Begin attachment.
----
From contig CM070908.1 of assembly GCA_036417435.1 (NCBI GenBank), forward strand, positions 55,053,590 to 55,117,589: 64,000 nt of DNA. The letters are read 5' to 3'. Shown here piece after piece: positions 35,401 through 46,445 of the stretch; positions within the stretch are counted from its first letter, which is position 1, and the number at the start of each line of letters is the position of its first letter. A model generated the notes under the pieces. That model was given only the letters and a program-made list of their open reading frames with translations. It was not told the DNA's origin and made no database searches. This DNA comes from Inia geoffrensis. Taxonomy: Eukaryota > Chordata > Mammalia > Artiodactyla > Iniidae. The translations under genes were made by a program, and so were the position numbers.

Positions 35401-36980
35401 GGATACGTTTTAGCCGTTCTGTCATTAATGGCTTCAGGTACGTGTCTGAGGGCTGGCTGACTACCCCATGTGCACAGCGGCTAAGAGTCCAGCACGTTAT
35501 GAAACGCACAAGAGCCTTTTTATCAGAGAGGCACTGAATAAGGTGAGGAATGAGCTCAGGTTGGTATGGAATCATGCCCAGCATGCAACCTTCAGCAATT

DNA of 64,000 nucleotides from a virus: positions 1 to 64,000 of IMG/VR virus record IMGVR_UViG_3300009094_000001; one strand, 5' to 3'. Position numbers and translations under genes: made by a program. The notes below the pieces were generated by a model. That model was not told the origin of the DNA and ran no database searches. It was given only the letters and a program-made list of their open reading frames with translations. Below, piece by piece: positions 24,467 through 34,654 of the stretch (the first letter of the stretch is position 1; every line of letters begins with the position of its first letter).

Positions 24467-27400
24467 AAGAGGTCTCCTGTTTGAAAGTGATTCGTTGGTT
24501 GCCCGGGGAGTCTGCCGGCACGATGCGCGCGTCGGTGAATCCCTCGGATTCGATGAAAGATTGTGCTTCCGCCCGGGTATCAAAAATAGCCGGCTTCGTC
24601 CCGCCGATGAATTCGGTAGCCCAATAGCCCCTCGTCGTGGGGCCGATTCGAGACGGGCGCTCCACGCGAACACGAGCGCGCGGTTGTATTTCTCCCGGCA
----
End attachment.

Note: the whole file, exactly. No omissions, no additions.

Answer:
From contig CM070908.1 of assembly GCA_036417435.1 (NCBI GenBank), forward strand, positions 55,053,590 to 55,117,589: 64,000 nt of DNA. The letters are read 5' to 3'. Shown here piece after piece: positions 35,401 through 46,445 of the stretch; positions within the stretch are counted from its first letter, which is position 1, and the number at the start of each line of letters is the position of its first letter. A model generated the notes under the pieces. That model was given only the letters and a program-made list of their open reading frames with translations. It was not told the DNA's origin and made no database searches. This DNA comes from Inia geoffrensis. Taxonomy: Eukaryota > Chordata > Mammalia > Artiodactyla > Iniidae. The translations under genes were made by a program, and so were the position numbers.

Positions 35401-36980
35401 GGATACGTTTTAGCCGTTCTGTCATTAATGGCTTCAGGTACGTGTCTGAGGGCTGGCTGACTACCCCATGTGCACAGCGGCTAAGAGTCCAGCACGTTAT
35501 GAAACGCACAAGAGCCTTTTTATCAGAGAGGCACTGAATAAGGTGAGGAATGAGCTCAGGTTGGTATGGAATCATGCCCAGCATGCAACCTTCAGCAATT

DNA of 64,000 nucleotides from a virus: positions 1 to 64,000 of IMG/VR virus record IMGVR_UViG_3300009094_000001; one strand, 5' to 3'. Position numbers and translations under genes: made by a program. The notes below the pieces were generated by a model. That model was not told the origin of the DNA and ran no database searches. It was given only the letters and a program-made list of their open reading frames with translations. Below, piece by piece: positions 24,467 through 34,654 of the stretch (the first letter of the stretch is position 1; every line of letters begins with the position of its first letter).

Positions 24467-27400
24467 AAGAGGTCTCCTGTTTGAAAGTGATTCGTTGGTT
24501 GCCCGGGGAGTCTGCCGGCACGATGCGCGCGTCGGTGAATCCCTCGGATTCGATGAAAGATTGTGCTTCCGCCCGGGTATCAAAAATAGCCGGCTTCGTC
24601 CCGCCGATGAATTCGGTAGCCCAATAGCCCCTCGTCGTGGGGCCGATTCGAGACGGGCGCTCCACGCGAACACGAGCGCGCGGTTGTATTTCTCCCGGCA